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Lee van der Merwe

ACDC Dance Intersect 2024 - Guest Choreographer


In this interview, we'll delve into Lee van de Merwe's creative process, inspirations, and aspirations, gaining insight into the her world of choreography and her vision.


1. What inspired you to pursue a career in choreography, and how did you get started in the field?


I have been choreographing ever since I can remember. I started dancing at the age of three, and my training in dance inspired me to choreograph from a very early age. Back then all I wanted to do was to “make up dances” - not knowing that it had a name, let alone that it could be a possible career. I started entering choreographic competitions as a teenager and have let my various training mold my choreographic mind over the years. I then studied Choreography at the Cape Academy of Performing Arts, which is where I began to create a choreographic voice. 


2. Can you describe your choreographic style and the themes or emotions you often explore in your work?


I tell stories. I try to transport the audience to another world, and to use the stage as an opportunity to say something about ourselves and the world around us. I have explored and developed a love of physical theatre, combining the art of movement with spoken word and theatrical narrative.


My dance and choreographic style is quirky and intricate. I try to explore the way we express ourselves in everyday life through movement using gesture. I explore the human element of movement, often using pedestrian gestures as the foundation of my choreography and then heightening it into dance.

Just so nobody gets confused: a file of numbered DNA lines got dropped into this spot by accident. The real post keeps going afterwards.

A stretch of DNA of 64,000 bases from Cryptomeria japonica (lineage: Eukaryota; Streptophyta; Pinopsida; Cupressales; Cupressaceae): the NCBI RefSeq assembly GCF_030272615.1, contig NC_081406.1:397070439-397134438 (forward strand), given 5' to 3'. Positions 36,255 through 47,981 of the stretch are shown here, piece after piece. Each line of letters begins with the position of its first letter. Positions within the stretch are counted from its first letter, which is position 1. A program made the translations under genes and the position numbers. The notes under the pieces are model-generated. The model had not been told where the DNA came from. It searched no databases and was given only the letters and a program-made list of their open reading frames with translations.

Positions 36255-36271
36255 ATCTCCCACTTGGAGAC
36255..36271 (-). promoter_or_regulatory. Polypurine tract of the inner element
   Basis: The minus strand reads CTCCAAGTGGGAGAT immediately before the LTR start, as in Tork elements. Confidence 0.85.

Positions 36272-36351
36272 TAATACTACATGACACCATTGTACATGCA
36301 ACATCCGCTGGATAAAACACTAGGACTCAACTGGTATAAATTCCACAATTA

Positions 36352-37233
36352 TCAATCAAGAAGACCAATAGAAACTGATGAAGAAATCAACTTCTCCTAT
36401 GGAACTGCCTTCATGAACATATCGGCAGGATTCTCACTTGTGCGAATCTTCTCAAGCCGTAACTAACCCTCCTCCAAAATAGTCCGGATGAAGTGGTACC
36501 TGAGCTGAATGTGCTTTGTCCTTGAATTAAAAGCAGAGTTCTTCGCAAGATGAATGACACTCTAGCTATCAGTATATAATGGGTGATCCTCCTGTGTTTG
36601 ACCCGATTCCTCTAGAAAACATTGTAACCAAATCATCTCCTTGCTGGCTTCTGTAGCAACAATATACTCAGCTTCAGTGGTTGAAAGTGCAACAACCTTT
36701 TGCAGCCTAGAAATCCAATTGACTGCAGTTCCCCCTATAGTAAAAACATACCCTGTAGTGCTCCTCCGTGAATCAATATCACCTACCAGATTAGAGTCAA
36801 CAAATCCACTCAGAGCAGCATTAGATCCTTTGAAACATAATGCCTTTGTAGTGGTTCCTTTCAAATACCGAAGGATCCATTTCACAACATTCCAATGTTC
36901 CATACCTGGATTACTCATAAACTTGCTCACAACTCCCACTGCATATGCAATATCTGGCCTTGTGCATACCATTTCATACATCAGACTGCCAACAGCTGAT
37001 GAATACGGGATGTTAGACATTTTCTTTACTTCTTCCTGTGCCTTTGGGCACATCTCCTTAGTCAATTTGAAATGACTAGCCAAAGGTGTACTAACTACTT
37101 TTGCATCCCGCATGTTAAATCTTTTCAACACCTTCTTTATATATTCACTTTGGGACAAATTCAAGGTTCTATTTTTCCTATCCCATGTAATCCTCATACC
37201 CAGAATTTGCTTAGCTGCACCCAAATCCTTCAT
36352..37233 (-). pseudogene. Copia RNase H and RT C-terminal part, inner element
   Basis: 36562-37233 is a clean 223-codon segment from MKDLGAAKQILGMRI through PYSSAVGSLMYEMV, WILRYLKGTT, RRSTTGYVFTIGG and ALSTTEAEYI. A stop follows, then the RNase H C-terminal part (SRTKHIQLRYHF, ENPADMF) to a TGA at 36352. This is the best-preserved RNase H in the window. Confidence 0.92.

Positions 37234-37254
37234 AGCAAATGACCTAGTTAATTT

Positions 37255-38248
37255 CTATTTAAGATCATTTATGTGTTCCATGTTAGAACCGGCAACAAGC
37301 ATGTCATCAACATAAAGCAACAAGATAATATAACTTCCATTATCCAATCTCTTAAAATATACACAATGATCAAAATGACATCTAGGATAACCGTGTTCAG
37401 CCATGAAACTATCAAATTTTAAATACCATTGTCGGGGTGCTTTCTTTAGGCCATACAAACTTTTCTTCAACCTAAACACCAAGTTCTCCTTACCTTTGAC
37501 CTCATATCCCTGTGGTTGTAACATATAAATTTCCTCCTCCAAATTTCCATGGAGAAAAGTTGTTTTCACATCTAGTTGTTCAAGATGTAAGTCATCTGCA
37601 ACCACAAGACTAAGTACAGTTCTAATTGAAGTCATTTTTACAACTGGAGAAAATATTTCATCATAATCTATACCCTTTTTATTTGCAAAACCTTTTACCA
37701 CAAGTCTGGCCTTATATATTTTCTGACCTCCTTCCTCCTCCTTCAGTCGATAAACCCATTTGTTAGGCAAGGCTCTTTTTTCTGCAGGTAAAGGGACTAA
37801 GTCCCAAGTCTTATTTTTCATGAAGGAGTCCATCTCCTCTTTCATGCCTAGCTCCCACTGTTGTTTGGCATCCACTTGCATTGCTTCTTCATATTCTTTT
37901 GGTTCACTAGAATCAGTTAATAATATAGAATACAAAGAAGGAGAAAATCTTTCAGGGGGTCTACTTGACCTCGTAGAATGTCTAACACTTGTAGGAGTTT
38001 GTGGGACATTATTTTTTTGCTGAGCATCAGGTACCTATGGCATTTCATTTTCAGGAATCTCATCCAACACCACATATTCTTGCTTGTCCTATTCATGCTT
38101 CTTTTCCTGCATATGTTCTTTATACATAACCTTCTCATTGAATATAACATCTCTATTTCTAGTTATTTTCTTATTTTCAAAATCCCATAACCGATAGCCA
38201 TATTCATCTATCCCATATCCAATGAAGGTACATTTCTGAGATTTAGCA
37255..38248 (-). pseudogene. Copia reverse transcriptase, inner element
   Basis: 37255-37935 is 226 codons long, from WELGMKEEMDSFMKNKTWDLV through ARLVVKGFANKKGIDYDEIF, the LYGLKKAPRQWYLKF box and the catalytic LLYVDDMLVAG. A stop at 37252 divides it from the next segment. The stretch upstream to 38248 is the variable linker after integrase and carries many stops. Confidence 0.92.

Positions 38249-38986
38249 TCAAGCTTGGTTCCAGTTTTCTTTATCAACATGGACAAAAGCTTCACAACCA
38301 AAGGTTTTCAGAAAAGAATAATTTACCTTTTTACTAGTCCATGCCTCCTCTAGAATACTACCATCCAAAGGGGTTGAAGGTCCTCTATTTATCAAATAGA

My work often explores the themes of modern culture, whether that be social media, the entertainment industry, how we communicate through modern technology, and how we navigate this fast paced world. This modern world can leave me feeling lost, isolated, frustrated, overwhelmed and anxious, so I try to tell stories of my experience of the world in my works which will hopefully resonate with the audience. 


3. What do you believe sets your choreography apart from others, and what do you hope audiences take away from your performances?


I have been fortunate to have had a very diverse performing career in both theatre and dance. I therefore approach my choreography from a theatrical perspective, creating more narrative based works. I also try to be brave. I don’t hold back on making bold decisions and going with my gut. 


I am often torn between the need to communicate something “worthwhile”, and people’s need to simply be entertained and watch beautiful dance without feeling they need to analyse or intellectualise it. I seem to bounce from one to the other, or in a perfect world, try to find a balance between the two. 


But all in all, I aim for human connection with the audience. I try to achieve this by being as rooted in truth as I can when I create. Then, hopefully, the audience may see a piece of themselves in the work and might hopefully leave the theatre a little different to when they walked in. 


4. How do you approach the creative process when developing a new piece? What influences your creative decisions and how do you bring your ideas to life?


Throughout my theatre training, I learnt about theatre makers who used the stage to raise awareness of social and political issues. They taught me that a stage is a platform, and not one to be taken lightly. This has always left me questioning the role of dance in theatre spaces. Has this artform been abstracted to the point of isolating the audience? And if it has, how do I help solve this problem? This is always the drive of all of my works.